How to recognize and avoid fraud



  • Know who you are dealing with!

If you don’t know the person or company who is offering you an investment, check that they hold an authorization. The 'search' function on the websites and allows you to check if a provider holds an authorization. If the provider is not on the list, send an email to, so that the FSMA can conduct a check.

  • Never respond to an offer of investment or credit made by telephone or email!

If you do not know the provider, hang up immediately. Sellers are often very insistent. Do not get into a discussion. Don’t respond to emails form persons or companies you don’t know, even if they appear to be very attractive.

  • Be wary if you receive an unsolicited phone call (cold calling)!

Cold calling is where you receive an unsolicited phone call and don't know how the contact person obtained your contact information.

  • Never take a quick investment decision!

The fraudsters often put forward apparently good arguments to persuade you to take a quick decision. But good opportunities for long-term investment will not disappear from one day to the next. Don’t hurry: reflect calmly and do not take hasty decisions.

  • Ask for information on what you are being offered!

A provider of investment products must give you at least the following information:

  • information about the product: most of the time you will receive this in the form of an information sheet, an information brochure or a prospectus;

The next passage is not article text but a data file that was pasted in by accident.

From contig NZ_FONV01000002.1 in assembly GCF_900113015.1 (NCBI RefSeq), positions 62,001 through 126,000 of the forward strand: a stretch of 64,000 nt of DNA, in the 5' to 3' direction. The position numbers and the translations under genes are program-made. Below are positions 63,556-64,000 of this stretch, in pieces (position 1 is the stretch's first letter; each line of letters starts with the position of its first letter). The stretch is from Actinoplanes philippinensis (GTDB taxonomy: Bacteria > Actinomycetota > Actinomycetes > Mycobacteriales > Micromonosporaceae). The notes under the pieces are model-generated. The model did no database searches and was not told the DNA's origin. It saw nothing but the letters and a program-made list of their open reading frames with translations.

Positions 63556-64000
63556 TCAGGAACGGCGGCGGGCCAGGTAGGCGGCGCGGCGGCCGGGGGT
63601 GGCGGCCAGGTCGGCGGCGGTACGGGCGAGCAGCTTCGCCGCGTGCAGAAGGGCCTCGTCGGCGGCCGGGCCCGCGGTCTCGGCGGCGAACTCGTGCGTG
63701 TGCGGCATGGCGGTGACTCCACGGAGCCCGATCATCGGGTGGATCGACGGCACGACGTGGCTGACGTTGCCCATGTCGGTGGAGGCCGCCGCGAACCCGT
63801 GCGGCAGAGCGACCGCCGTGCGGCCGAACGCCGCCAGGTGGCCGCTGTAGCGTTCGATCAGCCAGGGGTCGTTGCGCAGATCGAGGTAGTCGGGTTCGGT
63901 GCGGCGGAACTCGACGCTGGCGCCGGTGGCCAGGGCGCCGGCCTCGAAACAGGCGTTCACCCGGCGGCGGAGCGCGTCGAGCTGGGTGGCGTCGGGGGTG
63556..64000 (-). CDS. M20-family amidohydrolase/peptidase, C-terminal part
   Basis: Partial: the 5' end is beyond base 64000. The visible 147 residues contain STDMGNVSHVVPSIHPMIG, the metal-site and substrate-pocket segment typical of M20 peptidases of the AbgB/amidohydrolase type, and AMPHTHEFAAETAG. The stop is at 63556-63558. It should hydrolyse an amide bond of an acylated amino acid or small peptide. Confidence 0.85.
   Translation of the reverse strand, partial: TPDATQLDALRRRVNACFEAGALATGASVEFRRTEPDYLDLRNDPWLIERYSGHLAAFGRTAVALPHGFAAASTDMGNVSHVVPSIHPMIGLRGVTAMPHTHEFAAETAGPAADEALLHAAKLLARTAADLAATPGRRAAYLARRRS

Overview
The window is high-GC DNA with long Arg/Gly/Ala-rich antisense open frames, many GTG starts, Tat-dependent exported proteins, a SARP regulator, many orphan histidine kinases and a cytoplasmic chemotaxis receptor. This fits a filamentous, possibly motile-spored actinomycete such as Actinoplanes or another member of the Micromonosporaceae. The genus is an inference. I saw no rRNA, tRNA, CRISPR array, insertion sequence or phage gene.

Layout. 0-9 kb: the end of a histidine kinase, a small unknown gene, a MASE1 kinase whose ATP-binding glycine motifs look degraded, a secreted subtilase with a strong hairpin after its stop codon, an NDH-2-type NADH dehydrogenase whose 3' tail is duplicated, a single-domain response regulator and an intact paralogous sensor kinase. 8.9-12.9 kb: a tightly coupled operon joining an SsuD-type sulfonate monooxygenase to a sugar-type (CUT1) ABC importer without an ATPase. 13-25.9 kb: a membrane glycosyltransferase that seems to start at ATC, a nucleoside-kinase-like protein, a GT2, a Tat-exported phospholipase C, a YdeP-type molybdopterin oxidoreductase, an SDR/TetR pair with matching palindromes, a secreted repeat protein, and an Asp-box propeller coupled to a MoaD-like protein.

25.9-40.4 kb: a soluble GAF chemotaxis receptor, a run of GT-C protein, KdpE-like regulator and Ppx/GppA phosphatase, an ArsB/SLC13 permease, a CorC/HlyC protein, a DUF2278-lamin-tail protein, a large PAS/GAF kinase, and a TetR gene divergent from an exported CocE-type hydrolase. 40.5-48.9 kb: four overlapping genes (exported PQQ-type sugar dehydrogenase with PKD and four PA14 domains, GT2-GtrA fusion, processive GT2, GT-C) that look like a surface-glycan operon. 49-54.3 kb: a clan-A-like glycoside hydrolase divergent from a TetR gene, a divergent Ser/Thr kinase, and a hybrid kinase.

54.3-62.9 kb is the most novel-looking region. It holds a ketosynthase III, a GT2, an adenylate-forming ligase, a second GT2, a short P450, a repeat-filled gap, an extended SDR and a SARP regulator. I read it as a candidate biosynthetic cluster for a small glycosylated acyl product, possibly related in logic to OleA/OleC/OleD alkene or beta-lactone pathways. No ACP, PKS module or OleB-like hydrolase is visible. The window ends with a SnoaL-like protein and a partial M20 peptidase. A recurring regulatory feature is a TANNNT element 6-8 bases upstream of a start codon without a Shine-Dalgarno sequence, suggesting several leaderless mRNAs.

• information on the product’s costs and risks;
  • information on the offeror, such as its name, home country, authorization number from the supervisory authority, the name of the supervisory authority.
  • Never pay fees that are not clearly explained, requested by persons you don’t know!

Many fraudsters promise attractive returns on condition that you first pay an entry fee or fees whose nature is very unclear. They then disappear without a trace!

  • Verify the email address your contact person is using!

Reliable companies rarely use emails ending in ', or'.

  • Never accept an offer that seems too good to be true!

Be wary if you are promised excessively high returns or profits!

  • Be sceptical if the person or company contacting you is based abroad or if you are asked to transfer money to a foreign bank account!

Check the identity of these companies using online search engines. You can also contact foreign supervisory authorities, whose coordinates are generally provided on the internet.

  • Never invest if you do not know precisely what the offer offer made to you entails!

Evaluate the information with a critical attitude. If it seems too good to be true, it usually is!

Be aware of what you are buying and how your money will be used. Be wary if someone tries to sell you complex investments you do not understand.


  • Never give out your personal information such as your bank account number, credit card information, date of birth, etc.!

Be wary if you are asked for that information upon the first contact. Always ask why this information is necessary.